Page:Popular Science Monthly Volume 77.djvu/488

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By Professor E. A. KIRKPATRICK


THE sciences concerned with man and the conditions most favorable to his physical, mental and moral development have received a great deal of attention during the last quarter of a century and the results are most striking. It is found that there is tremendous waste of adult human life in preventable deaths and injuries caused by disease and accidents, and immense waste of human energy in idleness and misapplied effort, while morality is shown to depend to a much greater extent than was formerly supposed upon proper housing, feeding and recreative and social opportunities.

It has been demonstrated that the death rate of infants may easily be decreased one half by supplying pure milk to mothers together with directions and the help of nurses in caring for babies. Children are not only dying in entirely unnecessary numbers, but a great many are born defective or caused to become so by improper treatment, so that they must be cared for by the state, at enormous expense. It has also been clearly demonstrated that there is an immense waste of time and energy in the public schools, and that the output of efficient individuals is far below what it should be; also, that because of early employment, lack of play grounds and other causes great numbers are shut up in reform schools and jails, instead of being prepared for performing the duties of citizens.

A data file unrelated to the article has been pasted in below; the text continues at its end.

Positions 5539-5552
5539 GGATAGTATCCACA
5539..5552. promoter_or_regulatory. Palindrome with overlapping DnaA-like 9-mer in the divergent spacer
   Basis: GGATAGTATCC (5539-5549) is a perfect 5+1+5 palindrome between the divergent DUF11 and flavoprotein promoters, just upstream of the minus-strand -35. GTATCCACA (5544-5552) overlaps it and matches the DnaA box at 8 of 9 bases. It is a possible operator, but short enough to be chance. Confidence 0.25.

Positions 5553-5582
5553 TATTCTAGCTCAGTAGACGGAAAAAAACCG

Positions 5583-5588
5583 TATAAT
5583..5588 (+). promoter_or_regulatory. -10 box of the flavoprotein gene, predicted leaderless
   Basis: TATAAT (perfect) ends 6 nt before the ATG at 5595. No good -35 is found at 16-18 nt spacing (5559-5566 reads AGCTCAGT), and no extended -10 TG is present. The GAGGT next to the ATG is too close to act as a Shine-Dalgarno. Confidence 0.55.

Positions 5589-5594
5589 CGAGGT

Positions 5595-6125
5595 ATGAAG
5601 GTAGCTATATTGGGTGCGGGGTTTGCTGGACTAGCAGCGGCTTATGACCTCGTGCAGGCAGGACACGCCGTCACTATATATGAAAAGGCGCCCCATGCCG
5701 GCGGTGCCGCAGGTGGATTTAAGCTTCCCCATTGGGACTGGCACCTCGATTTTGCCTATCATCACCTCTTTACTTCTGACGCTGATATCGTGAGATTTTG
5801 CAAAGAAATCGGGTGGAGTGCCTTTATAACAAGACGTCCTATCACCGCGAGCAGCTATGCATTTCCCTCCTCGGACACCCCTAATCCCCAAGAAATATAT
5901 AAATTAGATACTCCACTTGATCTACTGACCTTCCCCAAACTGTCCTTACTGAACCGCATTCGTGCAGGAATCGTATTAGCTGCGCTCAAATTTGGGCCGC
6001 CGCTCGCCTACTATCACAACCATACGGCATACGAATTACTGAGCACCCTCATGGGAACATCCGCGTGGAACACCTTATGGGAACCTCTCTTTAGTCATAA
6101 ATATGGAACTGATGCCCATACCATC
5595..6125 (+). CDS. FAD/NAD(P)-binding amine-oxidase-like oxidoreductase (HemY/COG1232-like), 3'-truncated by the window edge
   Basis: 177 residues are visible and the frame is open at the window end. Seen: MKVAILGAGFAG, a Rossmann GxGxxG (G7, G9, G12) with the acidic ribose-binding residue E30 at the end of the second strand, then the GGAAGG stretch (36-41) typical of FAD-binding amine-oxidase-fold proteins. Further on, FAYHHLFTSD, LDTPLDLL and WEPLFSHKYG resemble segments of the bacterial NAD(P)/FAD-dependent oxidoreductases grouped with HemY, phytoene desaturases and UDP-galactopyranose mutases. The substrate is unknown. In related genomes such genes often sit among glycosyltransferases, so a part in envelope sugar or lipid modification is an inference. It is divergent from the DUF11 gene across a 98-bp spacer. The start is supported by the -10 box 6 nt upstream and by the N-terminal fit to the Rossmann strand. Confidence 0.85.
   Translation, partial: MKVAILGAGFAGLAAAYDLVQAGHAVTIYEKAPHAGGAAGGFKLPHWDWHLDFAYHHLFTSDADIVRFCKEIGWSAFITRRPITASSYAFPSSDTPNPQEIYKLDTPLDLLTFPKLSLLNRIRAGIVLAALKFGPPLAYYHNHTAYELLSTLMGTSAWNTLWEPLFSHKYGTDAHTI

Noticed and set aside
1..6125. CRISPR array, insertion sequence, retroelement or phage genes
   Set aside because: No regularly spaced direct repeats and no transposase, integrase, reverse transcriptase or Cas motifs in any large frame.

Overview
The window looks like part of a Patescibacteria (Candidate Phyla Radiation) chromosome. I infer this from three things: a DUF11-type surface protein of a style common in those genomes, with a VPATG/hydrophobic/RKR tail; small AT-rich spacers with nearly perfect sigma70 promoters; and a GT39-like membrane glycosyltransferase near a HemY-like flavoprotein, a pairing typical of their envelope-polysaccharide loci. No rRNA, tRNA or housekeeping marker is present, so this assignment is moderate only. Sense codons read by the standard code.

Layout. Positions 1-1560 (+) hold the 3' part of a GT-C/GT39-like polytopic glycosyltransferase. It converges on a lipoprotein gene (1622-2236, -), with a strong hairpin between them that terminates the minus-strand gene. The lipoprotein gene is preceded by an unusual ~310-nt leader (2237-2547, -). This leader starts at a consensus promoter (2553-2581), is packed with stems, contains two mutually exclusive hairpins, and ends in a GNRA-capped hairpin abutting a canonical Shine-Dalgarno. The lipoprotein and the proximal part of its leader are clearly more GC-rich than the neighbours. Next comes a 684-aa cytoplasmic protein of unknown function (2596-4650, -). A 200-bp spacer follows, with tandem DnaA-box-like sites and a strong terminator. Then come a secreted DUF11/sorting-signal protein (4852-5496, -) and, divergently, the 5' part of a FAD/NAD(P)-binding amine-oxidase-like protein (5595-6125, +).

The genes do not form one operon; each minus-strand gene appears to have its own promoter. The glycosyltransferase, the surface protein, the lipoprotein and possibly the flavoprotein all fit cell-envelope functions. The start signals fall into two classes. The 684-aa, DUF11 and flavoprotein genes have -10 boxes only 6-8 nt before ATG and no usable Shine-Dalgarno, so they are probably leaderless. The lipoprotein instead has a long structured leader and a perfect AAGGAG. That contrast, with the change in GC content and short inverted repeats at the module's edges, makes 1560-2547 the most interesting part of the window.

Although the government has, as yet, done almost nothing in the way of scientific research along these lines, as compared with that which it has done in agriculture, yet enough has already been established by the investigations of private individuals, societies and universities to prove clearly that a large part of this destructive waste and perversion of human life, energy and effort can be prevented by means now known to be efficient.

There is good ground also for the belief that still further enormous saving may be effected after the complex facts of child and social life have been more thoroughly investigated. While the government appropriates millions for researches in agriculture and the diffusion of the results among the people, it was a hard task to get an appropriation of forty-five thousand dollars for human education. In the last congress a bill appropriating fifteen hundred dollars for child study was defeated, and immediately afterward, fifteen thousand was appropriated for